Cows at funerals: Paradigmatic Change

By Rev. Fr. Eva Chuma Nnamene

In last week's edition, we noted the significance of cows across continents. The fact that its relevance is not limited to Africa, or to Igbos alone, is indicative of the fact that it is not just the Igbos alone that have placed some significance on cows. Other cultures have high cultural value for it. We may not here begin to compare its strength to that of horse, but cows, as well as horses, are known for strength. In the past, its strength made it one of the means of transportation, ploughing, and threshing.

According to the Food and Agriculture Organization (FAO) of the United Nations most animal dairies come from cattle. As a matter of fact, the following statistics indicate the level of importance humans have come to place on cows. According to the data from FAO 83% of milk produced across the world is produced from milk extracted from cattle; while buffaloes produce 13%; goats produce 2% while camels produce 0.3%; and the remaining 1.7% is produced by equines and yaks.

Apart from being eaten as part of food or dairies, Igbos prepare different types of delicacies of beef. Some prepare it as steak. Others prepare it as "ngwogwo". Others prepare it as "kanda". Yet, others prepare it as "nkwobi". Even for Israelites too, beef was one of their several delicacies served at royal banquets or when men of honour were received (Genesis 18: 7; 1 Kings 4: 23). At funerals, in spite of the fact that the Catholic Diocese of Nsukka has established a standing rule that cows being used for funeral should be cut in pieces and served with food to guests; the use of cows at funerals is always problematic.

Some people would like to do it as in the past when distinctive parts of the cow were shared according to traditional rituals. Some people believe that if the waist of the cow is given to "onye ishi umuada", for instance, likewise other designated parts of the cow to their traditionally entitled persons, then, the funeral ceremony of the deceased was done very well; and invariably, the journey of the deceased to the great beyond would have been successful. Do not ever think about the connection between the parts of the cow the designated persons received and the journey of the great beyond, and how successfully the deceased has joined his/her ancestors by the cow and its shared parts.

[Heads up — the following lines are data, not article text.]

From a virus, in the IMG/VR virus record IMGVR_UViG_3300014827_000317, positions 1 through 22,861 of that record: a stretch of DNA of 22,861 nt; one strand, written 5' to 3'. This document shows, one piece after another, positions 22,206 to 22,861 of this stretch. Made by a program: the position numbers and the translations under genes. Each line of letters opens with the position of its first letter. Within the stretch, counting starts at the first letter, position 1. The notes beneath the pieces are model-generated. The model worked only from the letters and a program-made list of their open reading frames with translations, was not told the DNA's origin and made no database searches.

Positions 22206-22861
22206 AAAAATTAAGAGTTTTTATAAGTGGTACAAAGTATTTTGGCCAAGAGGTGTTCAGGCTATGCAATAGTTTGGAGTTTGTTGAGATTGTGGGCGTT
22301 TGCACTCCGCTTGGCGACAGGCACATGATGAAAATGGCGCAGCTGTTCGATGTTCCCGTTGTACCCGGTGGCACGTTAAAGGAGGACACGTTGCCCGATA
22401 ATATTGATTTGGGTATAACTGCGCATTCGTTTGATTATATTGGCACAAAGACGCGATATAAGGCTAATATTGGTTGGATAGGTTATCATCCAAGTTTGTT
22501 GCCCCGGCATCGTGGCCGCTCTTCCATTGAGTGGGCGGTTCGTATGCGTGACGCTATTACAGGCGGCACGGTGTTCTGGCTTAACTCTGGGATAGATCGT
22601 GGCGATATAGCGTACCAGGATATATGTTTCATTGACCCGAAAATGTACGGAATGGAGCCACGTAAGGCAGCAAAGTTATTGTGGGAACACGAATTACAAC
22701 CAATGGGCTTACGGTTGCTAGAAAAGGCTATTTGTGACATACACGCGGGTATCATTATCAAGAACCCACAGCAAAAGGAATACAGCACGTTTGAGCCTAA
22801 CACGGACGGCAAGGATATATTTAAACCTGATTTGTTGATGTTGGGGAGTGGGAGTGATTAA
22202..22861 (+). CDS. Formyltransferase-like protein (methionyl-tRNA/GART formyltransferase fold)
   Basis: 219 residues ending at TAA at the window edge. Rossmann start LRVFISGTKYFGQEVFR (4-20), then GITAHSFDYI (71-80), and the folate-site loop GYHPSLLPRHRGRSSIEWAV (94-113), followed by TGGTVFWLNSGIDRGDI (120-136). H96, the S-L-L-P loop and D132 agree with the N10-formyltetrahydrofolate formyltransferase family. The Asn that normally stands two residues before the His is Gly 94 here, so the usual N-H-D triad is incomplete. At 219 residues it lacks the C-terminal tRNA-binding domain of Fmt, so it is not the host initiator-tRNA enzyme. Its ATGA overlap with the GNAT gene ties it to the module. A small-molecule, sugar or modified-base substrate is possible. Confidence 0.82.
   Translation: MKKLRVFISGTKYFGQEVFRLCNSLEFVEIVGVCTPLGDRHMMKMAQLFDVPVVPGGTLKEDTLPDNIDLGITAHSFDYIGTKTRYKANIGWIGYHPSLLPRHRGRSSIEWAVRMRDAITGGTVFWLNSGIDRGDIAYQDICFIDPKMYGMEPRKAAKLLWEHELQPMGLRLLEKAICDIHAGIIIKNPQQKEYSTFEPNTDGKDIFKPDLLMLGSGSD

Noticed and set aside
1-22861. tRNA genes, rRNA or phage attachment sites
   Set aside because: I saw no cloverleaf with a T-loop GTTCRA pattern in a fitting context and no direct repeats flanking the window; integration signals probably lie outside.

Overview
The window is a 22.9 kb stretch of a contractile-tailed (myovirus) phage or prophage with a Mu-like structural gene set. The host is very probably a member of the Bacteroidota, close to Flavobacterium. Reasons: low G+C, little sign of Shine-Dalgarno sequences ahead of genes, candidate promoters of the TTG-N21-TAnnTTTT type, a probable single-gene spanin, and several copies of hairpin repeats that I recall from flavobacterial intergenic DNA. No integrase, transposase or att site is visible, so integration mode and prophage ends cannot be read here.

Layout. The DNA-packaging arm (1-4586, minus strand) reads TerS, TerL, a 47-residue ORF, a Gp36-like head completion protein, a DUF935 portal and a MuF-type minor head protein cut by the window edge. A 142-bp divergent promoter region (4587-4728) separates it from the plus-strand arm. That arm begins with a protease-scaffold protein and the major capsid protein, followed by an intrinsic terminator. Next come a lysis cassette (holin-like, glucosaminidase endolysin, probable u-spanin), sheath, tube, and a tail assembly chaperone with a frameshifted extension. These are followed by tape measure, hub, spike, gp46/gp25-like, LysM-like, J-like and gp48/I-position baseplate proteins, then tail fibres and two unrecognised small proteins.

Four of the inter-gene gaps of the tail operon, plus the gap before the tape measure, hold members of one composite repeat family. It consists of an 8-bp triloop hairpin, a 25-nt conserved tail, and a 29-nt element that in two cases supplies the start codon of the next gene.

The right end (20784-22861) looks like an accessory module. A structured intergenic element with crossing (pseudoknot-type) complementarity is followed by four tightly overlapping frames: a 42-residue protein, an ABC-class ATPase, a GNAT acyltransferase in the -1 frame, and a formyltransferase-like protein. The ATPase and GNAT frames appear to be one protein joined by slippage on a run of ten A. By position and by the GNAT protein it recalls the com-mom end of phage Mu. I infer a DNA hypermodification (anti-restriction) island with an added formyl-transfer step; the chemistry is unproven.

There is none. That is the truth. Some people hold that why the Igbos value cow is because of its closeness to the human person. That is what some people think. To their credit however, when we compare the gestation periods of animals and that of man, we see that there are some animals that have longer gestation periods than man, but cows give birth to calves at about the same time that women give birth to children, or just with one month difference, precisely, nine to ten months.

Though man and cow may have some similarities in their digestive systems, cows are herbivores while man is omnivores. And that makes a huge difference. When we can talk about human cognitive powers, conscience, integrity, spirit, and above all man's being created in the image and likeness of God, then there is no comparison. Those bring the disparities between them.

Furthermore, in the scripture, cows were among the animals used for sacrifices (Numbers 19: 1-15; Leviticus 22: 28; Numbers 18: 17). But when the chart of human salvation was being fashioned, there was a profound shift from cow to lamb (Exodus 12: 22; 2 Chronicles 35: 11). What is more, the bloods that were sprinkled on the doorposts of Israelites, for instance, were the bloods of lambs, and not the bloods of bulls.

In fact, God Himself was already initiating a paradigmatic change when He lamented about the loss of the purpose for Israel's multitude of sacrifices (Isaiah 1: 11). "For it is not possible that the blood of bulls and of goats should take away sins" (Hebrews 10: 4). Obviously, there was need for a new covenant with the house of Israel (Jeremiah 31: 31).

It was a covenant that was cemented with the blood of the Lamb - not of man but of God. For the Lamb is the Lamb of God who has said "for this is my blood of the new covenant, which is shed for many for the remission of sins" (Matthew 26: 28). When His Blood was shed as the sacrificial Lamb, Jesus the Lamb of God offered Himself once and for all, and for all ages, and all times (Hebrews 7: 27; 10: 12).

Therefore, whatever, we want to achieve by presenting cows at the funerals of our deceased relations have been achieved in Christ Jesus. What we need to do is to offer Him again, and again through the Holy Eucharist, and that covenant will be reenacted. Then with ease we see cows not as funeral sacrifices, but just as delicacies that could be served at any occasion. For the ultimate sacrifice has been paid for every child of God by Christ Jesus who is the True Lamb of Sacrifice!

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